Today in Hinds County Court, Judge Faye Peterson dismissed all charges against former JPD officers Desmond Barney and Lincoln Lampley in the beating death of George Robinson.
The two were accused in his death along with fellow former JPD officer Anthony Fox, who faces trial in September. All three were charged with second degree murder in the incident.
It’s not terribly common for a judge to issue a directed verdict, so when Peterson took it under advisement overnight Wednesday, it was unusual. On Thursday morning, she dismissed the charges with prejudice, saying that evidence and witnesses did not prove beyond a reasonable doubt that Lampley and Barney were involved in any activity that could have caused Robinson’s death.
Robinson died roughly two days after an incident with police as they searched for the killer of a local pastor. Fox saw a possible drug transaction, and officers approached Robinson’s vehicle. As they took him out of the car, other officers testified that they were trying to keep him from putting something in his mouth.
Some prosecution witnesses said the three officers slammed him to the ground and stomped and kicked him. Two of the witnesses said there were five or six officers. The witnesses, however, could not identify the officers, although one of them identified Barney as the officer that stood talking to him during the time Robinson was being arrested.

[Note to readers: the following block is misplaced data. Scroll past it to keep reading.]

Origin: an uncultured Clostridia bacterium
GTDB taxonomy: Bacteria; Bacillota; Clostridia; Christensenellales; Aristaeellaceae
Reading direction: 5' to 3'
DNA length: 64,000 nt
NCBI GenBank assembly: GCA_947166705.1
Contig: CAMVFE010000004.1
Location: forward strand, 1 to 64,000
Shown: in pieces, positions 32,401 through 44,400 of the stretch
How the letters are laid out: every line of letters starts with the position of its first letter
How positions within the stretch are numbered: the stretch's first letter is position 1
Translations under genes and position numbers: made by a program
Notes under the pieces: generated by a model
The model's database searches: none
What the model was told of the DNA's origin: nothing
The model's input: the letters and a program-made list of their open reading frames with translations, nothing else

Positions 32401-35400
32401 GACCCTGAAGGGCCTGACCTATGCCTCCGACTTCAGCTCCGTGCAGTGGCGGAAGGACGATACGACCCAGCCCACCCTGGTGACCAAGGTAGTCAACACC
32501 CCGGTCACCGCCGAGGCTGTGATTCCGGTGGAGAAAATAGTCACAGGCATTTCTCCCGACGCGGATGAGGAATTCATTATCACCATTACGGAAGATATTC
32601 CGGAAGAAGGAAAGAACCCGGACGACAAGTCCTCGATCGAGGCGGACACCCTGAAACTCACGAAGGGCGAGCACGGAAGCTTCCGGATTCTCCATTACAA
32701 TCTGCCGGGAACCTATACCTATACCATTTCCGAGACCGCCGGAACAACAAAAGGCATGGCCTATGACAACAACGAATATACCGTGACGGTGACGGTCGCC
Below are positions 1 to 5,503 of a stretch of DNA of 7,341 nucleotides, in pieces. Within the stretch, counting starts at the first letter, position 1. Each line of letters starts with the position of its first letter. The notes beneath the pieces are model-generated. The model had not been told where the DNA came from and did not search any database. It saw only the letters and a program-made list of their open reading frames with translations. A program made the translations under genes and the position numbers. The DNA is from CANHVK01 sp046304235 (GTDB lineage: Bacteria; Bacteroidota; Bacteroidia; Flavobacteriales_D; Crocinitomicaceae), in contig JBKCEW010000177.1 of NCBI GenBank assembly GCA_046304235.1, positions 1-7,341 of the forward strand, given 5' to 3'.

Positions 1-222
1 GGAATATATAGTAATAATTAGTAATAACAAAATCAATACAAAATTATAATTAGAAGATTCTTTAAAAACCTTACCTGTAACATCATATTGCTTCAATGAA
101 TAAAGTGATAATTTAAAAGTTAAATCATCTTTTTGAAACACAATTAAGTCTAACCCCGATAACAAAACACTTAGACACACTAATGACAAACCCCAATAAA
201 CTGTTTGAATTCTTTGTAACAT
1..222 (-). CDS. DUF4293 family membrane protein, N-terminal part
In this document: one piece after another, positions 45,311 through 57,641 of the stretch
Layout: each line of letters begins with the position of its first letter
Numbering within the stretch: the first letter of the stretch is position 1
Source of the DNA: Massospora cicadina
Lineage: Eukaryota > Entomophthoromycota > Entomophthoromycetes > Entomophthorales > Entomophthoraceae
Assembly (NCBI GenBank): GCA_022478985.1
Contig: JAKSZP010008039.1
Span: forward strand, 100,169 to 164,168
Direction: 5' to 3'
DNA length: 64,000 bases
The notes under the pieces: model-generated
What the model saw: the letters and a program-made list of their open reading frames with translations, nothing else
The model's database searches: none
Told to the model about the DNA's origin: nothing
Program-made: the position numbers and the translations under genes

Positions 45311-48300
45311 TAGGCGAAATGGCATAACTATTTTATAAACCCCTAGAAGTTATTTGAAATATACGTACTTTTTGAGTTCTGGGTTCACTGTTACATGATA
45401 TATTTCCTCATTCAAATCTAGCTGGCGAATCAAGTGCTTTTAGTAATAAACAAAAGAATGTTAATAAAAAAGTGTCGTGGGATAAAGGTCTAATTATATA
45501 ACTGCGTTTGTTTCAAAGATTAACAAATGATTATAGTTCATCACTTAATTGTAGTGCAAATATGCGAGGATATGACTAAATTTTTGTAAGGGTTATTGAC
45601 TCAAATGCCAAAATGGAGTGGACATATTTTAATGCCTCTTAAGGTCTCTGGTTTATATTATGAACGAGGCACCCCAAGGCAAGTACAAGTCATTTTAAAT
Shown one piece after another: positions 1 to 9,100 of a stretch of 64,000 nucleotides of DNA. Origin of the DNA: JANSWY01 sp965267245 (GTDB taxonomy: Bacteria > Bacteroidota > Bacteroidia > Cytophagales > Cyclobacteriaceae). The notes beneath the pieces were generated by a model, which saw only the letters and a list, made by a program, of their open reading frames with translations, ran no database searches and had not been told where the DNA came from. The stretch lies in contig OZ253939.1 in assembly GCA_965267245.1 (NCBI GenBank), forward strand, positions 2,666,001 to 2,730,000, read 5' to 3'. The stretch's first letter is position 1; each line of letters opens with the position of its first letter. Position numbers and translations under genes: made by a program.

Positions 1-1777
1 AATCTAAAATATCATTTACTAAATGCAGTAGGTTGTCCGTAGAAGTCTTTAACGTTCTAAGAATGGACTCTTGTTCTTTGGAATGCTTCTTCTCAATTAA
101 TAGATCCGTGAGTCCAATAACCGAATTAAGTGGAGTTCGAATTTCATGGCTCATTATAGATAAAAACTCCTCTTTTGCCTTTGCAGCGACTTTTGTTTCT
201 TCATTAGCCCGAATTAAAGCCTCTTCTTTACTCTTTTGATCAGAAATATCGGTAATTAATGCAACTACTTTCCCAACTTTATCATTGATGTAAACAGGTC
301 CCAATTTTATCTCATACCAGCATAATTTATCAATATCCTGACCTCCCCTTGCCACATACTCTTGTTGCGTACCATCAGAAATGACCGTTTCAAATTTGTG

District Attorney Jody Owens said it was because the officers were wearing face coverings the day of the incident, though officers on the scene that day who spoke to Darkhorse Press said that Fox and Lincoln were not.
Peterson said the only evidence that actually placed Lincoln and Barney on the scene was their own use of force statements, acknowledging they held him on the ground while he was being handcuffed. They did not aid or abet in the commission of a felony, Peterson ruled, because the defendants did not initiate a warrantless arrest.
“Here the defendants were acting under the authority and or of the law as law enforcement officers in the arrest and detention of a person, there’s nothing to show there was anything illegal about them performing their duty,” Peterson said.
Owens said his prosecution of the officers was not of them as police, but as individuals. Whether that stands under the law is unclear, as police officers have qualified immunity when acting in their official duty as police officers.
“Qualified immunity balances two important interests—the need to hold public officials accountable when they exercise power irresponsibly and the need to shield officials from harassment, distraction, and liability when they perform their duties reasonably,” according to Pearson v. Callahan.
Defense attorney Francis Springer said the directed verdict came as a great relief to the now-exonerated defendants.
“Both of these officers, and when I say they’re excellent officers, I’m not just saying that,” he said. “They never lost their faith in the justice system and today was why. Today there was justice.”
Videos of Judge Peterson’s statement and Owens’ press conference below.